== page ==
Well, all good things, they say, must come to an end. Following a string of victories for marriage equality in Maine, Maryland, Minnesota and Washington, a federal court in Nevada upheld the state’s ban on same-sex marriage.
Judge Robert Jones – a Mormon appointed by former President George W. Bush (so, shock) – ruled that gay couples lacked a constitutional right to get married as their union precludes the creation of offspring:
Human beings are created through the conjugation of one man and one woman. The percentage of human beings conceived through non-traditional methods is minuscule and adoption, the form of child-rearing in which same-sex couples may typically participate together, is not an alternative means of creating children, but rather a social backstop for when traditional biological families fail. The perpetuation of the human race depends upon traditional procreation between men and women. The institution developed in our society, its predecessor societies, and by nearly all societies on Earth throughout history to solidify, standardize, and legalize the relationship between a man, a woman, and their offspring, is civil marriage between one man and one woman.
Which is clearly bullshit. Under that logic, a heterosexual man or woman who are unable to have children would also be prohibited from marrying. Further, in admitting that “traditional biological families” do fail, Jones trivializes the importance of actually raising these children that have been created. But sensing that argument wasn’t going to fly, Jones launched this turkey:
Should that institution be expanded to include same-sex couples with the state’s imprimatur, it is conceivable that a meaningful percentage of heterosexual persons would cease to value the civil institution as highly as they previously had and hence enter into it less frequently, opting for purely private ceremonies, if any, whether religious or secular, but in any case without civil sanction, because they no longer wish to be associated with the civil institution as redefined, leading to an increased percentage of out-of-wedlock children, single-parent families, difficulties in property disputes after the dissolution of what amount to common law marriages in a state where such marriages are not recognized, or other unforeseen consequences.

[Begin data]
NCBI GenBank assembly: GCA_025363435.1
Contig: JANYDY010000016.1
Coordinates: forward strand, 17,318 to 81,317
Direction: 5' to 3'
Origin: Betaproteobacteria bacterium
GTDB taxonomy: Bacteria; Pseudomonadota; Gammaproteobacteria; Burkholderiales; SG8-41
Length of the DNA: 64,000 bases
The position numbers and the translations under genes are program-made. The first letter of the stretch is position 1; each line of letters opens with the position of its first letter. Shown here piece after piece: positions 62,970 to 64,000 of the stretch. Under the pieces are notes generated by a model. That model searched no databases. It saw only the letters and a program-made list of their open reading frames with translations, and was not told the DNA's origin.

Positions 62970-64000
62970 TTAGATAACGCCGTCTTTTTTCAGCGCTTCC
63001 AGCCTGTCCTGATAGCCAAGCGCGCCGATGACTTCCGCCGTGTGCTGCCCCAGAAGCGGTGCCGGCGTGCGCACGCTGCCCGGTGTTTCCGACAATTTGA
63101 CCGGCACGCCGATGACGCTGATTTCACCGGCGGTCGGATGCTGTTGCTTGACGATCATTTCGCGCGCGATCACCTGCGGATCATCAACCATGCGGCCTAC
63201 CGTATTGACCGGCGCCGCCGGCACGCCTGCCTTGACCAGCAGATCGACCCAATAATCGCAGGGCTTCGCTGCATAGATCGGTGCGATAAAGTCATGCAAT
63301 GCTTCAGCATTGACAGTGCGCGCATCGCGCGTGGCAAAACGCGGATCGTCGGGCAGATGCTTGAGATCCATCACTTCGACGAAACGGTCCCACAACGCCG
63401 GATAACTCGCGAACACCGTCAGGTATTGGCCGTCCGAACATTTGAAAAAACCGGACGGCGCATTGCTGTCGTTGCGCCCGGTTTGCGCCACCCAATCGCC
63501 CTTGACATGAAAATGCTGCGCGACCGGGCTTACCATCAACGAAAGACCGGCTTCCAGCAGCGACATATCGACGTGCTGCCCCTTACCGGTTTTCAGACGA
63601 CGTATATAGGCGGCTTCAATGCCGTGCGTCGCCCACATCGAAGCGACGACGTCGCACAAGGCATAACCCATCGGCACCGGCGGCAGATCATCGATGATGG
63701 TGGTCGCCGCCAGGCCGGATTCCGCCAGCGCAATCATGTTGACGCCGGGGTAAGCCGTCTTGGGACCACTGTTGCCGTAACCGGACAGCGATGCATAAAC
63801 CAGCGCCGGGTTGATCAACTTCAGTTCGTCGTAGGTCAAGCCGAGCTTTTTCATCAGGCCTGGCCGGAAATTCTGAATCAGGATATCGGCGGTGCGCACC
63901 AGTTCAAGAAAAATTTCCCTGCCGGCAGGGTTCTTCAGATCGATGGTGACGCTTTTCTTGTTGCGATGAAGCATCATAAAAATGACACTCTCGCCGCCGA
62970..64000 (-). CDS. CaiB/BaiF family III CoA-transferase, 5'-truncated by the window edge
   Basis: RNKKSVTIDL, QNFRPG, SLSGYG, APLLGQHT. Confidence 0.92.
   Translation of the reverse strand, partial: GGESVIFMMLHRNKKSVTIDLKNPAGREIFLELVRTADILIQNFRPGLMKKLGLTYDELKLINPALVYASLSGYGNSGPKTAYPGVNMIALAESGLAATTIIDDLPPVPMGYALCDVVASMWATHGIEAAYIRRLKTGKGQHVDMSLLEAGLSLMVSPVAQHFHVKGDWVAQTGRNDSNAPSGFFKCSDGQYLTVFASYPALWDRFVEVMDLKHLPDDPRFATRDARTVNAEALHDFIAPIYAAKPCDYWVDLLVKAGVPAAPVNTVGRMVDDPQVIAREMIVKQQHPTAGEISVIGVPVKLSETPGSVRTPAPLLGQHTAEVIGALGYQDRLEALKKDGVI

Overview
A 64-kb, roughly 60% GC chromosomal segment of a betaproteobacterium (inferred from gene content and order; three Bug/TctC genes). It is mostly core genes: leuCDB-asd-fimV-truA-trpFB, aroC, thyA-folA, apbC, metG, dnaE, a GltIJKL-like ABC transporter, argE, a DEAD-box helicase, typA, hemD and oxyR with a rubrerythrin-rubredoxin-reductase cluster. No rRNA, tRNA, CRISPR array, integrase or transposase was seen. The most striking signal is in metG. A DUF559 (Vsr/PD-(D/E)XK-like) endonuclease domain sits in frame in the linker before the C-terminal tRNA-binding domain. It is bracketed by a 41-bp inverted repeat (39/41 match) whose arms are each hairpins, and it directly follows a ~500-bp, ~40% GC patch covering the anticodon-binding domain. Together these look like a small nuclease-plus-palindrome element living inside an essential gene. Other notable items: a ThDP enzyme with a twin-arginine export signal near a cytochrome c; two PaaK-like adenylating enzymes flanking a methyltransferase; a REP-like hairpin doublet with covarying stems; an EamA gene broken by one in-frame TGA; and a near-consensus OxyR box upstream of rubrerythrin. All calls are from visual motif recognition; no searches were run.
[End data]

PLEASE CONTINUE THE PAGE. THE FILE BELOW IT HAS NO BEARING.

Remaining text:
Ah, that old logic. If you let the gays in, no one will want to marry and society as we know it will crumble. They’ll really give a law degree to anyone these days, wont they?
Jones also disputed the idea that laws pertaining to sexual orientation should not be held to higher scrutiny as he believes gays and lesbians are not politically powerless, citing the passage of laws legalizing same-sex marriage in Maryland, Maine and Washington.
We’ll just let someone else call bullshit on this one. How about you, Doug NeJaime, a gay law professor at Loyola Law School What say ye?
“I think some of those conclusions strike me as a little bit shaky — the idea that now that same-sex marriage has a few ballot victories contributes to the idea that gays and lesbians have political power, and the conclusion that the history of discrimination against gays and lesbians does not rise to the level that would lead to the heightened scrutiny findings,” NeJaime told the Washington Blade.
However, Nan Hunter, a lesbian law professor at Georgetown University, thinks that Jones’ perspective on the whole powerless issue might have bearing on the Supreme Court, should it decide to take up any of the marriage equality cases later today.
“I think that this aspect of Equal Protection review will be a major focus in the Supreme Court, assuming that it grants review in any of the gay-related cases, and this decision provides a good preview of what the opponents of gay marriage will argue.”
Still, Lambda Legal, which is handling the Nevada case, plans to appeal to the US Ninth Circuit Court of Appeals.